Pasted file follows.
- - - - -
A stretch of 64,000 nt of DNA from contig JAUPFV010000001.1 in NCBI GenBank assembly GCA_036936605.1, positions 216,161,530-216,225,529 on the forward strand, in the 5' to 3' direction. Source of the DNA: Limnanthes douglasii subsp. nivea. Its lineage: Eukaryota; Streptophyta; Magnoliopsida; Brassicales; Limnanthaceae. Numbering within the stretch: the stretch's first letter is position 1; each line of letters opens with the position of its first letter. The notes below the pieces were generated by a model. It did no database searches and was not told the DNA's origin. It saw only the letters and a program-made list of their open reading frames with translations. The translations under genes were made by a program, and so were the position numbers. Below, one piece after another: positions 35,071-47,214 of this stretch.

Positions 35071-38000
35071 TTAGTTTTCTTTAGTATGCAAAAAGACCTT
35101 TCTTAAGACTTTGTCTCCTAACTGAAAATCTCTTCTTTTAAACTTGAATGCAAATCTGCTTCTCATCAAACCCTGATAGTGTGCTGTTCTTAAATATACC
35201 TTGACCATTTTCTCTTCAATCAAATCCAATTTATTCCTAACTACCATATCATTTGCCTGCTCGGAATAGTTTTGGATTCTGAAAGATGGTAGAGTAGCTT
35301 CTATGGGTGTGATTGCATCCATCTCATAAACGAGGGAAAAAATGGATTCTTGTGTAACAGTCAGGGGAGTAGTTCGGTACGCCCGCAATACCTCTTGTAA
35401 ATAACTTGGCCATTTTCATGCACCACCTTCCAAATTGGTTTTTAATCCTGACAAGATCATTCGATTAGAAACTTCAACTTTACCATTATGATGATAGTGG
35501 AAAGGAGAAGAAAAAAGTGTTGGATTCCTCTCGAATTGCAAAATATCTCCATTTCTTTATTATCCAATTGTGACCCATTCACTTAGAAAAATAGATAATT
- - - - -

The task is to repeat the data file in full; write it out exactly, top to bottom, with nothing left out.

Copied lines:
A stretch of 64,000 nt of DNA from contig JAUPFV010000001.1 in NCBI GenBank assembly GCA_036936605.1, positions 216,161,530-216,225,529 on the forward strand, in the 5' to 3' direction. Source of the DNA: Limnanthes douglasii subsp. nivea. Its lineage: Eukaryota; Streptophyta; Magnoliopsida; Brassicales; Limnanthaceae. Numbering within the stretch: the stretch's first letter is position 1; each line of letters opens with the position of its first letter. The notes below the pieces were generated by a model. It did no database searches and was not told the DNA's origin. It saw only the letters and a program-made list of their open reading frames with translations. The translations under genes were made by a program, and so were the position numbers. Below, one piece after another: positions 35,071-47,214 of this stretch.

Positions 35071-38000
35071 TTAGTTTTCTTTAGTATGCAAAAAGACCTT
35101 TCTTAAGACTTTGTCTCCTAACTGAAAATCTCTTCTTTTAAACTTGAATGCAAATCTGCTTCTCATCAAACCCTGATAGTGTGCTGTTCTTAAATATACC
35201 TTGACCATTTTCTCTTCAATCAAATCCAATTTATTCCTAACTACCATATCATTTGCCTGCTCGGAATAGTTTTGGATTCTGAAAGATGGTAGAGTAGCTT
35301 CTATGGGTGTGATTGCATCCATCTCATAAACGAGGGAAAAAATGGATTCTTGTGTAACAGTCAGGGGAGTAGTTCGGTACGCCCGCAATACCTCTTGTAA
35401 ATAACTTGGCCATTTTCATGCACCACCTTCCAAATTGGTTTTTAATCCTGACAAGATCATTCGATTAGAAACTTCAACTTTACCATTATGATGATAGTGG
35501 AAAGGAGAAGAAAAAAGTGTTGGATTCCTCTCGAATTGCAAAATATCTCCATTTCTTTATTATCCAATTGTGACCCATTCACTTAGAAAAATAGATAATT